Monday, 7 September 2009


We have an awful lot to talk about!

Célestine is a 1953 Paris built Citroën Traction Avant 11cv Normale, also know as the 11b, or the 11bn. The 11 refers to the the fiscal horsepower, the "b" is for Berline, or sedan. There is a bl - the Berline Légère, or light saloon. (Confusingly, in the UK, where the Traction avant was also made, these cars are know as the Citroën15 and Light 15, because the taxable horsepower calculation in the UK was different. Then there is the whole matter of the six cylinder 15/6, known in the UK as the Big 15)

The whole Citroën Traction Avant thing started in 1935 with the 7A, the world's first mass produced front wheel drive, all welded monocoque construction car with independent front wheel suspension. This car was later given a larger engine and became the 11bl, and a larger bodied version was made which became the 11B. If you want more detail here is the place.

Celestine was found in a farmyard a number of years ago (some time this century, but we will have to check when exactly). She was in a bit of a state, but was rebuilt from the ground up in 2006. Very generously Monsieur S has given us some photos of the work.

The doors form part of the monocoque. Here they are being
repanelled and welded.

The grey item at the bottom centre of the photo is the gearbox
One of the reasons for chosing an 11b is the enormous amount of legroom in the back seats. Even with the drivers seat having been moved back for me by 20cm (8 inches) the back legroom can be measured in acres. The other main reason is that you can still get the parts - most parts - just by picking up the phone, and most garagistes can still do the work (and are happy to do so). The fact that it makes us feel like gangsters/spies/movie stars (depending on mood) has nothing to do with it. At all.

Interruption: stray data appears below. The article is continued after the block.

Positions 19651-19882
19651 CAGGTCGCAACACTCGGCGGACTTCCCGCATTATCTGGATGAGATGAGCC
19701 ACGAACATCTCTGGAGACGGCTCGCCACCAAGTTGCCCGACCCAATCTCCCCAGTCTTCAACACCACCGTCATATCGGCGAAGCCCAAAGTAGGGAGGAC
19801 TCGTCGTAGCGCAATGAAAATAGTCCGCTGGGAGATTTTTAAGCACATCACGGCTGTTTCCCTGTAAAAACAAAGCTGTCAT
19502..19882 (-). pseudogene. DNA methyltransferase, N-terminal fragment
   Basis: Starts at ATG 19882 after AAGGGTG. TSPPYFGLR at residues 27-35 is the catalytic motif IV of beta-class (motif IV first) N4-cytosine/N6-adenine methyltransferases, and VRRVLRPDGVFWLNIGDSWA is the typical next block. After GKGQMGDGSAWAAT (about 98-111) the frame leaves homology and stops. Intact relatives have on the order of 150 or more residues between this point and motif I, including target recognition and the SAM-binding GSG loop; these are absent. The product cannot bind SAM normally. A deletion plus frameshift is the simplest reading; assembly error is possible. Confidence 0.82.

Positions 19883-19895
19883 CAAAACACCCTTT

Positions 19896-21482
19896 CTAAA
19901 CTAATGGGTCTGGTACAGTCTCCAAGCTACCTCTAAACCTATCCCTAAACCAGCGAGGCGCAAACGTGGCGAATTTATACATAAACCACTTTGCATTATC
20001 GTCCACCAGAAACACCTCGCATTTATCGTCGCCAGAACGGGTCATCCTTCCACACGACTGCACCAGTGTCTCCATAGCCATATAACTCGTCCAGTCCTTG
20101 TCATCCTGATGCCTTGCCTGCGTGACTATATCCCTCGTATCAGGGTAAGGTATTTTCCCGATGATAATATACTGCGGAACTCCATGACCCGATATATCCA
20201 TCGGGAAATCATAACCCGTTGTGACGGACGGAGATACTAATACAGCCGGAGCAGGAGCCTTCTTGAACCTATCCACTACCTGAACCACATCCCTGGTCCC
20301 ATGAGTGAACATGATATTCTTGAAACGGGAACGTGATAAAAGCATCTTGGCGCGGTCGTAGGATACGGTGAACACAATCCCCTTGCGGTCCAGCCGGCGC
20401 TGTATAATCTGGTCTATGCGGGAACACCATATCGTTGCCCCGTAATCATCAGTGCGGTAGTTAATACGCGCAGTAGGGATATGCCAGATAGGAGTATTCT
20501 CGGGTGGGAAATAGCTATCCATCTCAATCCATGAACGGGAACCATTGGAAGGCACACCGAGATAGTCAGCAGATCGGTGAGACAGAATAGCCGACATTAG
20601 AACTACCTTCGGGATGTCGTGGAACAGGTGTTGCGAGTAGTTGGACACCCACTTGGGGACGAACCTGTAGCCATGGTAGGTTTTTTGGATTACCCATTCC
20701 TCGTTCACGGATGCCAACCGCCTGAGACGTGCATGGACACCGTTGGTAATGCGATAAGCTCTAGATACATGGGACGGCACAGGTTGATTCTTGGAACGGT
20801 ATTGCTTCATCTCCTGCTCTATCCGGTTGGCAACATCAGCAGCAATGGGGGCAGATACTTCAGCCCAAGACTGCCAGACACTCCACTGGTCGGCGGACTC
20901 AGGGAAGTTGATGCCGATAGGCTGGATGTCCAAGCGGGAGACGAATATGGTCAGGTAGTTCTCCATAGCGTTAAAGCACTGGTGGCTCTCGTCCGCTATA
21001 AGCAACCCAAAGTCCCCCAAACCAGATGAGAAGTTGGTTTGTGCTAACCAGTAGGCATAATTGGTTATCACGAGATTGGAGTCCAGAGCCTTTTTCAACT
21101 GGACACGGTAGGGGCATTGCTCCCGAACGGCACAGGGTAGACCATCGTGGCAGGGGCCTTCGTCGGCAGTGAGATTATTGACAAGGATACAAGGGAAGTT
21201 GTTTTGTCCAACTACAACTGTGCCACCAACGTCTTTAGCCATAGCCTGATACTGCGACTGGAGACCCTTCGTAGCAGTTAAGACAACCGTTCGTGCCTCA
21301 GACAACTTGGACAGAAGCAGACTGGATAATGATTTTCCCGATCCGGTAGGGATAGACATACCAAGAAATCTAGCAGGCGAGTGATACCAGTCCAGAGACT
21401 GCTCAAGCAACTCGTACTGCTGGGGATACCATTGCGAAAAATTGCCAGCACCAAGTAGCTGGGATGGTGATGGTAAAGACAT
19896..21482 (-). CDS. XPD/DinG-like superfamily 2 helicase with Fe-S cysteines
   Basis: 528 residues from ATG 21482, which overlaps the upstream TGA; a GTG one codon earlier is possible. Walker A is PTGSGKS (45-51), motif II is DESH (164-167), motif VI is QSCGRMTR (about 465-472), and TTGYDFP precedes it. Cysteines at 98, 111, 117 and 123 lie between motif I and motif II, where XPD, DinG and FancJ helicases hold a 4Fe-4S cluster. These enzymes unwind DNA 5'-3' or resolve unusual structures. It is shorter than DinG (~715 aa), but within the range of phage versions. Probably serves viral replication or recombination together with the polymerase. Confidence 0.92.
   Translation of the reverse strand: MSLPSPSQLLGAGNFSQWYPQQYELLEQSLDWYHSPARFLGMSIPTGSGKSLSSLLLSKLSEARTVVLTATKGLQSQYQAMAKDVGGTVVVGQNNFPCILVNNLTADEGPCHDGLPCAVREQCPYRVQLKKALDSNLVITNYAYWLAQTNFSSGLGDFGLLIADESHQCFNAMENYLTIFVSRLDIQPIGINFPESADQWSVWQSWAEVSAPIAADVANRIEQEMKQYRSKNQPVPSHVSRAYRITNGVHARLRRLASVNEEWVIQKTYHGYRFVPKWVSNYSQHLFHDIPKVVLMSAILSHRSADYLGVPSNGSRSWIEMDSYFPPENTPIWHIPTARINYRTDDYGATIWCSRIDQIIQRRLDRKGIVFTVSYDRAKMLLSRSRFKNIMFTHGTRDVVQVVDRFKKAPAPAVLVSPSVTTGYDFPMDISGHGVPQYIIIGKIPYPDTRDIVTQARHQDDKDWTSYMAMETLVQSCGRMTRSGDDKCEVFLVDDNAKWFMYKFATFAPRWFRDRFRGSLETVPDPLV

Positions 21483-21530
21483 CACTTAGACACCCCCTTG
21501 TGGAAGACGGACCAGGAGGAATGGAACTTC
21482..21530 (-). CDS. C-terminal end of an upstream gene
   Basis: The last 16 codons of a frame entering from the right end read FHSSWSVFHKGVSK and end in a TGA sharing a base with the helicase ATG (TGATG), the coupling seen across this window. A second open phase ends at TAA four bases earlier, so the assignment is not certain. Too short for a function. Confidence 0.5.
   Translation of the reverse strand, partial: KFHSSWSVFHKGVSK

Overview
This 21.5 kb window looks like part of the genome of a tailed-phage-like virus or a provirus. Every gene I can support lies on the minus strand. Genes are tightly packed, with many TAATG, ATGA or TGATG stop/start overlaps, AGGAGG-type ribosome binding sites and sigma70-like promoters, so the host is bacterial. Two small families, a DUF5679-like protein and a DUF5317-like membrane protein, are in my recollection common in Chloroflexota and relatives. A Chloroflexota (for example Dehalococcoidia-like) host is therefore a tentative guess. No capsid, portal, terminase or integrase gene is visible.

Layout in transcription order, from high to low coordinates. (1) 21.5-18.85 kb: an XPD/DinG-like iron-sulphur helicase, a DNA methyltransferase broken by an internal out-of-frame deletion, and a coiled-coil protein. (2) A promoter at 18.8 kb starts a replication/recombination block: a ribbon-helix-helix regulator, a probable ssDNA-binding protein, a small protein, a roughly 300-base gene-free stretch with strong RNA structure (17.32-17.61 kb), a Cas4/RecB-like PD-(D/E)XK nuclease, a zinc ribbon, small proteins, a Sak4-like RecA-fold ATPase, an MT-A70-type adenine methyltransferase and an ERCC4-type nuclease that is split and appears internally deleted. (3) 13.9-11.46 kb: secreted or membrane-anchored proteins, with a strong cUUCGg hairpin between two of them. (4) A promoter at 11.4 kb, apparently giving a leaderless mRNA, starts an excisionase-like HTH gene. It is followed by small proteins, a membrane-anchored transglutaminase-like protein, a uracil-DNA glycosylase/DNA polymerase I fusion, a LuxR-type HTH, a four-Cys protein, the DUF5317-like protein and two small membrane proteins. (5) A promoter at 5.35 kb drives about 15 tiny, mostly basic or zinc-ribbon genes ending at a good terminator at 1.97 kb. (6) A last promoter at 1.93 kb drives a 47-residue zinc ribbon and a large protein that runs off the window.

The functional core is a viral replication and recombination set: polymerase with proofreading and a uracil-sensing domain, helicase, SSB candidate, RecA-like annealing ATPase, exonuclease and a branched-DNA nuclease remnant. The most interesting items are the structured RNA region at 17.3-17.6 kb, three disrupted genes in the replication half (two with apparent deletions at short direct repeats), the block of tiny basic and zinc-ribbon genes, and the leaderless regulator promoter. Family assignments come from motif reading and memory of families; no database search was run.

Driving it is interesting - people wave and flash their headlights, and pedestrians turn and look. This is unusually (and somewhat unfortunately) a cue for me to crunch the gearbox changing from first to second. No synchro, you see, and it takes getting used to.

I mentioned on Friday evening that we had an interesting trip from Nemours. This is down to the way the car starts.

First you have to be in neutral. No first gear with foot on the clutch here, definitely neutral. Then you put the key in the lock and turn clockwise. This is "contact". Next the choke (in French starter) is pulled out oh so much, then you pull the démarrer button. This will start the car.

Failing to get contact before you pull the démarrer will quickly result in a flat battery - as happened to us on the forecourt of the filling station not 300 metres from the garage where we bought Célestine. Luckily, a phone call bought Monseuir S out (in a 2cv) to rescue us will one of those battery booster pack things. Not that it was embarrassing in any way, shape or form whatsoever. In future we will have to think back to all those old flying movies, where the pilot calls out "contact" before the prop is swung.

We picked up Geoff and Pat at Poitiers airport yesterday, and Célestine made a huge splash - everybody turned and looked, people commented, and we even had a cyclist turning around to take a photo on his phone camera as we followed him down the road.

Unfortunately, we were pootling so casually we weren't revving hard enough to recharge the battery, so when we got home the poor old girl was flat out of puff. This means tomorrow we will be buying a charger so we don't embarrass ourselves in future.



Jean said...

Beautiful old car, lovely photo.
There are bound to be a few interesting moments until you get to know what keeps Celestine happy.

Anonymous said...

is she named after the gillian tindall book, one of the best i've ever read about the french??

Simon said...

I was pretty stressed about the old girl the past couple of days - she is a huge responsibility!

Celestine. Well spotted

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